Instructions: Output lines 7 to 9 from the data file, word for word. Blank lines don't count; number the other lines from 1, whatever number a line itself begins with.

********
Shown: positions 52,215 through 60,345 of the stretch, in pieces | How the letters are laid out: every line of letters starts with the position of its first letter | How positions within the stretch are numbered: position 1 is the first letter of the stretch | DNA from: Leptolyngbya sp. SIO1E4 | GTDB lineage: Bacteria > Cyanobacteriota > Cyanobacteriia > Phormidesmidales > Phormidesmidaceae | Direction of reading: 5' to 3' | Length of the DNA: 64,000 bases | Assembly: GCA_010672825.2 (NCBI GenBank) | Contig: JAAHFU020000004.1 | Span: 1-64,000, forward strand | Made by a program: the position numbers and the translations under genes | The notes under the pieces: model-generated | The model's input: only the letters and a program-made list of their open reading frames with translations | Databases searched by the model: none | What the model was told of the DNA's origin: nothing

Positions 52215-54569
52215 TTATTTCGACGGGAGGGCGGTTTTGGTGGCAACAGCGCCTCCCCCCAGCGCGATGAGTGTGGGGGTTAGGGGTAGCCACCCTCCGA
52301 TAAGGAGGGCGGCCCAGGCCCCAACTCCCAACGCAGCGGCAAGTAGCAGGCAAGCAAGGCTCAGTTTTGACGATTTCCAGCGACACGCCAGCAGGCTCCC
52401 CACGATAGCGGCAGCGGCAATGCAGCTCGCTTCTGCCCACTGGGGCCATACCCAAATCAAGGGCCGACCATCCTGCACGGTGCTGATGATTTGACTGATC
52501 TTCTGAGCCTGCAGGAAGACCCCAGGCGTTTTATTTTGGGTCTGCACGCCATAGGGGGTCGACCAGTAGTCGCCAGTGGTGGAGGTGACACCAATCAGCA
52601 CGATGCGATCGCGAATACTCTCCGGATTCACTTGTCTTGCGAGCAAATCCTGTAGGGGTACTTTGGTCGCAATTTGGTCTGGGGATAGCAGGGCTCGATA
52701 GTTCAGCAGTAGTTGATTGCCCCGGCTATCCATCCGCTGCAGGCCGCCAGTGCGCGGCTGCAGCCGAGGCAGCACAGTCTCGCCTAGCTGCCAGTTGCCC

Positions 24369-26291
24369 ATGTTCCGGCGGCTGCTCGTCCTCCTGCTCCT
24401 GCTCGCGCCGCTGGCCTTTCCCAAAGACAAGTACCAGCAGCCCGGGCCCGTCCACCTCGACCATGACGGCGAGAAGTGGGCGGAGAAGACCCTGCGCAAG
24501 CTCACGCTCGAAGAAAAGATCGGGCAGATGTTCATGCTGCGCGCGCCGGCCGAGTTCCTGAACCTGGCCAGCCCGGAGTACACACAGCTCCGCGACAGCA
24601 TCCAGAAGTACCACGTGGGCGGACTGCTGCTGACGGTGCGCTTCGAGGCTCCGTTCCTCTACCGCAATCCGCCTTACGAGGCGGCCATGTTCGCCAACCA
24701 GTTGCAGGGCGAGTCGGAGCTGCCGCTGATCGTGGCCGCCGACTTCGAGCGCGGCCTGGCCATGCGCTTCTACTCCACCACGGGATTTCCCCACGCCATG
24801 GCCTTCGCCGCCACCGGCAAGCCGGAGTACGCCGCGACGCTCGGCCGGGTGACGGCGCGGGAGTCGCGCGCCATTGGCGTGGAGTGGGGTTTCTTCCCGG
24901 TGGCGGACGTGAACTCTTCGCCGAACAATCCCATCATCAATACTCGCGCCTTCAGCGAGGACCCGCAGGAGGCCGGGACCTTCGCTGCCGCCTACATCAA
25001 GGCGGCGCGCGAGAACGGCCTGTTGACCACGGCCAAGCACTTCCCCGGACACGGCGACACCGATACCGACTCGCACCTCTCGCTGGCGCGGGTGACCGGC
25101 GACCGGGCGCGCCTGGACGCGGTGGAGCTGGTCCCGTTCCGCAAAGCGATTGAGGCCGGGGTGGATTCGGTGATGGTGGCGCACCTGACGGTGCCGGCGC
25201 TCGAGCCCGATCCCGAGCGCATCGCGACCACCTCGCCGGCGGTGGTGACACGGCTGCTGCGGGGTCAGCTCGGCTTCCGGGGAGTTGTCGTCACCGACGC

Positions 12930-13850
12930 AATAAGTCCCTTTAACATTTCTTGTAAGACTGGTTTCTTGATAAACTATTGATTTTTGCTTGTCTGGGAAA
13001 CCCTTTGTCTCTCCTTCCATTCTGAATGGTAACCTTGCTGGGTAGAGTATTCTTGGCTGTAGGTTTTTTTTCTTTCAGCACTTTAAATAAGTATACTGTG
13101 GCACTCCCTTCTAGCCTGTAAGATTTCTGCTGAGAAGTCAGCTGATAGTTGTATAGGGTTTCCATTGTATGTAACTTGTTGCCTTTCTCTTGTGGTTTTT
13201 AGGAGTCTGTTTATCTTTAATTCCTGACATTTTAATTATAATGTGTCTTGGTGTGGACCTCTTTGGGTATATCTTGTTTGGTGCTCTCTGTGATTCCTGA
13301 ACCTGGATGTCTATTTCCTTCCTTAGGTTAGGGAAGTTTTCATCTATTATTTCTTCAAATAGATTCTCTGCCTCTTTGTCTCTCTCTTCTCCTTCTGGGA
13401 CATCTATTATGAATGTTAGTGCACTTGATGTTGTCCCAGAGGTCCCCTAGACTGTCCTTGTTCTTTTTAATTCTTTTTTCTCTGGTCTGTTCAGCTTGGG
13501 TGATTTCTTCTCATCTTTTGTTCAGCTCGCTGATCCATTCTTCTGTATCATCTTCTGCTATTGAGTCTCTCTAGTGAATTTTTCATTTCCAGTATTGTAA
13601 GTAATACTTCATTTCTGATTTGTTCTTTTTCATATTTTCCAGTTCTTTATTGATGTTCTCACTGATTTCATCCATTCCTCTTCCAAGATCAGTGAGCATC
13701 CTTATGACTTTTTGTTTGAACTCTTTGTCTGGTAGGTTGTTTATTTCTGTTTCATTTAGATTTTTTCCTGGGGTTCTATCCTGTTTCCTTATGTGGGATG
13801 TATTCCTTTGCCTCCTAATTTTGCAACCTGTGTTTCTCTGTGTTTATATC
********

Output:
52601 CGATGCGATCGCGAATACTCTCCGGATTCACTTGTCTTGCGAGCAAATCCTGTAGGGGTACTTTGGTCGCAATTTGGTCTGGGGATAGCAGGGCTCGATA
52701 GTTCAGCAGTAGTTGATTGCCCCGGCTATCCATCCGCTGCAGGCCGCCAGTGCGCGGCTGCAGCCGAGGCAGCACAGTCTCGCCTAGCTGCCAGTTGCCC

Positions 24369-26291